How Disney's Finding Nemo Is Endangering Clown Fish

Finding Nemo

As the summer draws near and the blockbuster season is set to kick into high gear, one of the most anticipated films of the year is hoping to score big with children and adults alike. Disney’s Finding Dorythe Ellen DeGeneres-led sequel to 2003’s massive hit Finding Nemo, seems to have everything it needs to impress.

Since ruling the box office and bringing home an Oscar, Finding Nemo has gone on to global recognition – all because of one little orange and white striped sea dweller known as the clown fish. Though Disney’s follow-up to the hit has taken 13 years to arrive, merchandising for Finding Nemo was instantaneous, ensuring that the years following its release left a blur of clown fish toys, games, clothing – and in some cases, actual fish in its wake.

Unfortunately, as much love as there was (and still is) for Nemo, news from The Huffington Post has revealed that following Finding Nemo’s release, aquarium fish sellers were so inundated with demand for the animal that scientists now say the clown fish is being pushed to the brink of extinction.

Real Clown Fish

It isn’t uncommon for trends in animal ownership to occur, but the problem that Australian scientists are finding in this case is that clown fish are repeatedly being sourced from the sea, when they can be bred in captivity. A bustling trade in clown fish has meant that in places like Thailand, Indonesia, and the Philippines, the fish are being collected from reef areas using cyanide, which acts as an anaesthetic. This manner of collection not only allows for large-scale gathering of the fish and a severe diminishment of their population, but it also proves devastating to the coral reefs that these fish inhabit and thrive in. In response to this, The Saving Nemo Foundation was started to allow a sustainable and practical method for supplying Nemo fans with their favorite fish. The fish are bred in captivity and can be shipped anywhere in the world.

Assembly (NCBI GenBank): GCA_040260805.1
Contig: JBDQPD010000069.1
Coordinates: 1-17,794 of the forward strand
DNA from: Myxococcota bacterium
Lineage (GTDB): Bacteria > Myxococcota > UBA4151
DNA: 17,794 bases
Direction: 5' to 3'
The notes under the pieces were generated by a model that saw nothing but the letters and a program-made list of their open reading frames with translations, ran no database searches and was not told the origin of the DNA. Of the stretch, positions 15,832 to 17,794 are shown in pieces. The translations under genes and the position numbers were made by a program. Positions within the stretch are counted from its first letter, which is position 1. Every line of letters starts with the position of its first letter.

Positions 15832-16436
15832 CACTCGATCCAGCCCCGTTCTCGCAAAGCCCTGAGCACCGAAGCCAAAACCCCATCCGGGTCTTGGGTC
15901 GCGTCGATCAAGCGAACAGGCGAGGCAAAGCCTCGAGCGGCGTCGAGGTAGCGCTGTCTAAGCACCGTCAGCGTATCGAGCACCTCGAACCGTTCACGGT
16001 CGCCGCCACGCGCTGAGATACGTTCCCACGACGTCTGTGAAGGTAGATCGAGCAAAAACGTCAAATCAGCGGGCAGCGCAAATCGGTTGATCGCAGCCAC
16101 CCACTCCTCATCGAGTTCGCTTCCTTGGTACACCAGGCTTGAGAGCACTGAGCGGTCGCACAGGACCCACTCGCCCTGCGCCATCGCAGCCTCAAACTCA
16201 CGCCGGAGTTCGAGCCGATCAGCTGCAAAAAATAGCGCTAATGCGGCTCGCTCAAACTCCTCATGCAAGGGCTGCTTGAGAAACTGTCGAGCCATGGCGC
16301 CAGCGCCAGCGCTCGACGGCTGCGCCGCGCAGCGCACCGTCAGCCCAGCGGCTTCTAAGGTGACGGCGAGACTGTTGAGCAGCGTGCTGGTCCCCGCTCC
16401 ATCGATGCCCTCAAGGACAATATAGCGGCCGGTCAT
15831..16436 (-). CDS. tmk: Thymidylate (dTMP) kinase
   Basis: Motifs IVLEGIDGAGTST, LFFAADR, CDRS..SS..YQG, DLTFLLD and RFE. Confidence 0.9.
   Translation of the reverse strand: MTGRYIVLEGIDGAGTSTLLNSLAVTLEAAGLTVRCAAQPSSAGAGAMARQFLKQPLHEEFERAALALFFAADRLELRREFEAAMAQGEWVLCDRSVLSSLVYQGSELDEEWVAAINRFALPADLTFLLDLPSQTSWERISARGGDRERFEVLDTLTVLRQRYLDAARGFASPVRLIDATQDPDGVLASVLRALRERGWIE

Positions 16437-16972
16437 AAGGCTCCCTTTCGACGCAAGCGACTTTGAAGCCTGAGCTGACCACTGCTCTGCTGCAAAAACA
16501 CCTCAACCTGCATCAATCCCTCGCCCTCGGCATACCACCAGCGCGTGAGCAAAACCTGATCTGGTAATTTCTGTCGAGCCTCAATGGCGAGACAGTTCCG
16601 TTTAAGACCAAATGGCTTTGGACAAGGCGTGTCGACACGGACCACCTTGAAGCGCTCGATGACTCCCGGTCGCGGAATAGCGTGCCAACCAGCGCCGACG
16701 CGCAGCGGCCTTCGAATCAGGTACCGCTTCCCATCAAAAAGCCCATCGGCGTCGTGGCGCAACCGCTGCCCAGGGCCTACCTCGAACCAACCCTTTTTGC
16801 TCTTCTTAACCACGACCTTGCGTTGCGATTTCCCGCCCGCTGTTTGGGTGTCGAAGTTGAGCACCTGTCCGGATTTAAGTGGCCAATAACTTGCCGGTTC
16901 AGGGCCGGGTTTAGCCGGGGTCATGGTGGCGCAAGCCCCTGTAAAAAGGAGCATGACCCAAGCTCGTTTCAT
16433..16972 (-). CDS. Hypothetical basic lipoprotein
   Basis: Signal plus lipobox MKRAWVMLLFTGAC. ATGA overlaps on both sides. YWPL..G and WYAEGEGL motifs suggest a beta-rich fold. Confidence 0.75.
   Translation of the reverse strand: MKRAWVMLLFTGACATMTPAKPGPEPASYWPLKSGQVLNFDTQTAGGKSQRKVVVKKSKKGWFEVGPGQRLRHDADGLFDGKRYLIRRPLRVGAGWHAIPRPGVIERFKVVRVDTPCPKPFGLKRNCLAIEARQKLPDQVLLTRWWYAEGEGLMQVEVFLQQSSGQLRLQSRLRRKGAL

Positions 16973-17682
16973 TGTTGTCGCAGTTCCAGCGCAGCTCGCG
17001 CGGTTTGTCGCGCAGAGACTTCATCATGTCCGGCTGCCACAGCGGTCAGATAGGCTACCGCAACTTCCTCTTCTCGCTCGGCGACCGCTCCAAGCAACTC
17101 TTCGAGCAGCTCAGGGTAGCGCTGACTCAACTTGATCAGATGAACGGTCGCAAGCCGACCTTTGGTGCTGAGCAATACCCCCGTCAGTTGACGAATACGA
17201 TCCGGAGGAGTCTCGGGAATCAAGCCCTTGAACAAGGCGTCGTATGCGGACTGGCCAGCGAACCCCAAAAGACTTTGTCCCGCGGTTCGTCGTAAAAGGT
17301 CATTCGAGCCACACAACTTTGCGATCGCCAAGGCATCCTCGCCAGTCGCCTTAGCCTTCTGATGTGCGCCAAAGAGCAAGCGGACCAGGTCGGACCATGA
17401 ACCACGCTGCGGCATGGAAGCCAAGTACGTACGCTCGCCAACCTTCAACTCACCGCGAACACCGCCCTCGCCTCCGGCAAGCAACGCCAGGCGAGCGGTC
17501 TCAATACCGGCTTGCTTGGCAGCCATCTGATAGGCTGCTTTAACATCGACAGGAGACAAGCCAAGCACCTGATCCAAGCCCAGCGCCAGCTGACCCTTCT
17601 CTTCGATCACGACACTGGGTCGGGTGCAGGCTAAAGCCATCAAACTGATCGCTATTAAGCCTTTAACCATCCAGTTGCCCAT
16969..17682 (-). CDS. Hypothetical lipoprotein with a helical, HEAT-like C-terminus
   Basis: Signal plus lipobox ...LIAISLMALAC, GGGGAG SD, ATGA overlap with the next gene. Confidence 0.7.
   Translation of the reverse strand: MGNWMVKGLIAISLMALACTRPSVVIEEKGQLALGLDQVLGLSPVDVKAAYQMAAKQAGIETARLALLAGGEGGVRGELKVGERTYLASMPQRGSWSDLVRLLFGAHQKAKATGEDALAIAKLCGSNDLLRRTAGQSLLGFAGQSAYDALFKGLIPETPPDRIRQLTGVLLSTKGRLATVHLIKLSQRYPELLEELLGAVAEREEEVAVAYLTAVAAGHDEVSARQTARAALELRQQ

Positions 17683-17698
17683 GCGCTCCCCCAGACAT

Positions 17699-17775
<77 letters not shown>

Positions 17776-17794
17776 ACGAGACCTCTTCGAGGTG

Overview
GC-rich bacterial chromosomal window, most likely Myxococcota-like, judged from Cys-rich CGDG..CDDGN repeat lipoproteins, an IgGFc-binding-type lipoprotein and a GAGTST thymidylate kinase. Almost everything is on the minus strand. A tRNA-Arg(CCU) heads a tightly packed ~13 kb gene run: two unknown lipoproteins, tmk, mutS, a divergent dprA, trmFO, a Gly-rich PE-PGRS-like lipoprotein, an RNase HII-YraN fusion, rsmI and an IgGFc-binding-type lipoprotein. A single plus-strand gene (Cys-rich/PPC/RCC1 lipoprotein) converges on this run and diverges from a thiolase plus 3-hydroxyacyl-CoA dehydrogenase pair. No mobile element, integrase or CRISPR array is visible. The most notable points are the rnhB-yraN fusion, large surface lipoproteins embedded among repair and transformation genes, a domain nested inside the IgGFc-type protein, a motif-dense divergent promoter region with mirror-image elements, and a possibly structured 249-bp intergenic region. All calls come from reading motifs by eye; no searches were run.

Raising awareness for clown fish is one thing, but with Finding Dory on the way, there is concern that demand for the blue tang – the fish which Ellen DeGeneres' character is based on -- will also skyrocket. The Saving Nemo Foundation has presently devised an online campaign to raise awareness for the depleting clown fish stocks, by asking people to make a fish kiss face and post it to social media under the hashtag #FishKiss4Nemo. Organizers are hoping that Ellen DeGeneres will also join in on the efforts to educate the public about this cause.

The destruction of the natural environment is a concern for all, but it’s especially tragic when that destruction is predicated on people's affection for an animated film character. This campaign could certainly stand to gain from DeGeneres' involvement – even just for a moment – and given the star's repeatedly proven kindness, it’s possible that it won’t be long before we see her fish-kiss face popping up on social media.

Finding Dory arrives in theaters June 17, 2016

Source: The Huffington Post

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